Inculcating an awareness of and sensitivity to sound is far more vital to language teaching than we think. Syntax and vocabulary may be mastered in a relatively short time, but an acute and accurate ear for the subtleties of semantics takes a much longer time to develop. Response to sound is an affective factor that has psychological implications on the relationship between language and its users. The more the learner is aware of the infinite meaning-potential in words, the greater will be the likelihood for fluent and fluid expression in the target language. But, this cannot be taught; at best, we can only make our students aware of it by actualizing the elusive through tangible experience with poetry-where sound is deliberately and fully employed to construct dimensions of meaning to delight language users.




The study of poetry


Poetry generally offers a total language experience under the microscope, in the sense that the non-lexical aspects of language, such as sound, intonation, stress, pattern, and rhythm-can be isolated and studied and their contribution to the overall impact of meaning more fully appreciated. After all, the supreme achievement of poets is to make "connections among sounds, images, and ideas" (O'Hara:8) as in a well-known example:


"Whenas in silks my Julia goes Then, then (methinks) how sweetly flows That liquefaction of her clothes." (Herrick:20)


The combined alliterative effect of the voiced consonants /w/, /n/, /l/, /dz/, the sibilants /s/, /z/ and the elongated sounds of the rhymed words create an auditory image of the sinuous flow of a silken gown.


A contrasting effect is evident in the following line taken from Wilfred Owen's Anthem For Doomed Youth


"Only the stuttering rifles' rapid rattle"


where the short accented syllables and cacophonic effect of the /r/ and /t/ imitate the staccato report of gunfire. The same poem dramatically slows down to a fu- nereal solemnity with the concluding line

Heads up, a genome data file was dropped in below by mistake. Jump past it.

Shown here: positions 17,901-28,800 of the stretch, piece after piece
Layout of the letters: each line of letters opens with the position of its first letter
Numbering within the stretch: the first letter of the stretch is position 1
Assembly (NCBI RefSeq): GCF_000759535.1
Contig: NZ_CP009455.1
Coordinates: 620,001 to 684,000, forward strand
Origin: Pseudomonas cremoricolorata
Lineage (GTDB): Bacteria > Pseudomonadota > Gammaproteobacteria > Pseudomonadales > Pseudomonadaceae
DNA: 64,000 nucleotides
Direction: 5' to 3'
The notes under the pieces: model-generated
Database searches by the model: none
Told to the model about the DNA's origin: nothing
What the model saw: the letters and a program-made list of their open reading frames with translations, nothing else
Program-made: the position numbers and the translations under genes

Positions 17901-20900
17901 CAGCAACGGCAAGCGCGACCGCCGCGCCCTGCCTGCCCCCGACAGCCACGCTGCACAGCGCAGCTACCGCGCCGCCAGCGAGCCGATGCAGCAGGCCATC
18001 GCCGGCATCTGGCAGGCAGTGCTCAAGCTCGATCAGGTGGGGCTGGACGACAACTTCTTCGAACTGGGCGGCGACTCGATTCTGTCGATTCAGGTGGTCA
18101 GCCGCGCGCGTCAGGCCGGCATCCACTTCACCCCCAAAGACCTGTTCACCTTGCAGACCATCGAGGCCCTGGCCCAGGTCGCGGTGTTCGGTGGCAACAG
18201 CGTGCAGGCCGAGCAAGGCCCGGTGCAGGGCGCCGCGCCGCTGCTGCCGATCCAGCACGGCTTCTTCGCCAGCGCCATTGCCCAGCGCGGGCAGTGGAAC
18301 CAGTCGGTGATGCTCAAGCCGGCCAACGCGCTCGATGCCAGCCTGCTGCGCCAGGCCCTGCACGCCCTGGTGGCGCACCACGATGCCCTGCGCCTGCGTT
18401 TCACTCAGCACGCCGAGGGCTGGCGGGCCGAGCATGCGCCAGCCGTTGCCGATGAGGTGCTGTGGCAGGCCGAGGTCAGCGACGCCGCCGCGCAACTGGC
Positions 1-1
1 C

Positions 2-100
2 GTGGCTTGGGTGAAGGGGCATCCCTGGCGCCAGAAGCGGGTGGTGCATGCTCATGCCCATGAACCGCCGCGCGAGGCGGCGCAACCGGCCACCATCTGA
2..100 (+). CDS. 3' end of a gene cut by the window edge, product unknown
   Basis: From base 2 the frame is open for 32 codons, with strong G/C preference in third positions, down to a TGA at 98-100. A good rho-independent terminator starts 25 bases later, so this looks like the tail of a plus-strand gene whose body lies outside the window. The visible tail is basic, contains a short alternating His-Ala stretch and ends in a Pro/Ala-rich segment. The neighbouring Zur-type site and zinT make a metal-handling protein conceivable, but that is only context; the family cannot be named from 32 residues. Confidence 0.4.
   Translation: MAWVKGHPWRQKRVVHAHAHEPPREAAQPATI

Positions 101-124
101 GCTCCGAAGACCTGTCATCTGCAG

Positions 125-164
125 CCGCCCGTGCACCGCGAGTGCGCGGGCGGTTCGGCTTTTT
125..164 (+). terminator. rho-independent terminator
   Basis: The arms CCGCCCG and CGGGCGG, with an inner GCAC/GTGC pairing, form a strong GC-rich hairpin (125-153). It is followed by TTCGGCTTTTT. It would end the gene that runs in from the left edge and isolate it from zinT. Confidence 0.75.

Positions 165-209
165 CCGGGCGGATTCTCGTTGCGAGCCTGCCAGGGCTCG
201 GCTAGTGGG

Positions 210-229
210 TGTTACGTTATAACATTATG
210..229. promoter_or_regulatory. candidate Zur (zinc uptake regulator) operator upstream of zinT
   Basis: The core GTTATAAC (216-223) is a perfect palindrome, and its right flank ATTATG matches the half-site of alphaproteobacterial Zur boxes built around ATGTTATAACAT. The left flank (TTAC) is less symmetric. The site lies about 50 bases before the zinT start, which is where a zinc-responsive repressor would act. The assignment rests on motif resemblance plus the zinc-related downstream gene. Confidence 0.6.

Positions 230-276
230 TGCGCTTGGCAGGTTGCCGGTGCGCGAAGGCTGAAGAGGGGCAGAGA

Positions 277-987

"And each slow dusk a drawing down of blinds."


Here, the syllables are drawn out on the vowel sounds to produce a dolorous effect. The poet William Packard (1974:21) employs a light stress on short, sibilant syllables to capture the quick, ephemeral movements of


"those voices silver fish in the invisible river."


The compatibility of sound and sense promotes a three-dimensional depth to meaning in each of these examples. However, when we teach vocabulary, what is often ignored or glossed over, is the affective component-those non-linguistic features that personally affect us. Words per se are only the tip of the iceberg. The greater part of meaning-potential is adduced largely through the nonlinguistic features of sound, intonation, and syllabic rhythm. These are the aspects of language use that must be emphasized in a poetry class.




The meaning-potential of a poem


A poem must never be used as a sample of straightforward communication as teachers will invariably encounter the stumbling block of poetic license which permits eccentric grammatical construction and word coinage. In poetry, meaning (as restricted by lexicography) must always be held subservient to meaning-potential. What the poet says is usually secondary to the manner in which s/he says it. Take for example, Alfred Dorn's The Knowledge of Silence:


Silence is not an empty room Where entering mind grows void in vacancy, But a museum where the self collects Its past in marble.


Here is yet the bloom Of vanished laughter held in tinted stone, For here is all the sculpting mind has known. Here is the white lucidity of tasks Perfected; here stand jagged blocks of pain Broken from time.


And here the mind at last Endures the pitiless light beneath its mask.


An examination of the poem's semantic structure should be compartmentalized into two levels. The first is the basic meaning that is universally perceived. In this case, the subject is the human mind with its store of memories of experiences-both good and bad-that is likened to a museum as a treasure house of past achievements. The poem's fundamental message should be understood first because it is the basis upon which the reader's egocentric sensory perceptions will be constructed. The latter is the combined result of what the reader builds from within and without-knowledge of the world gained through practical experience and inner-sense perceptions of this world. Diagrammatically, our comprehension of a poem would look like this:




Figure 1
Obviously, the basic meaning of the poem is the most tangible thing about it. The rest of its meaning has, quite literally, to permeate through its atmosphere.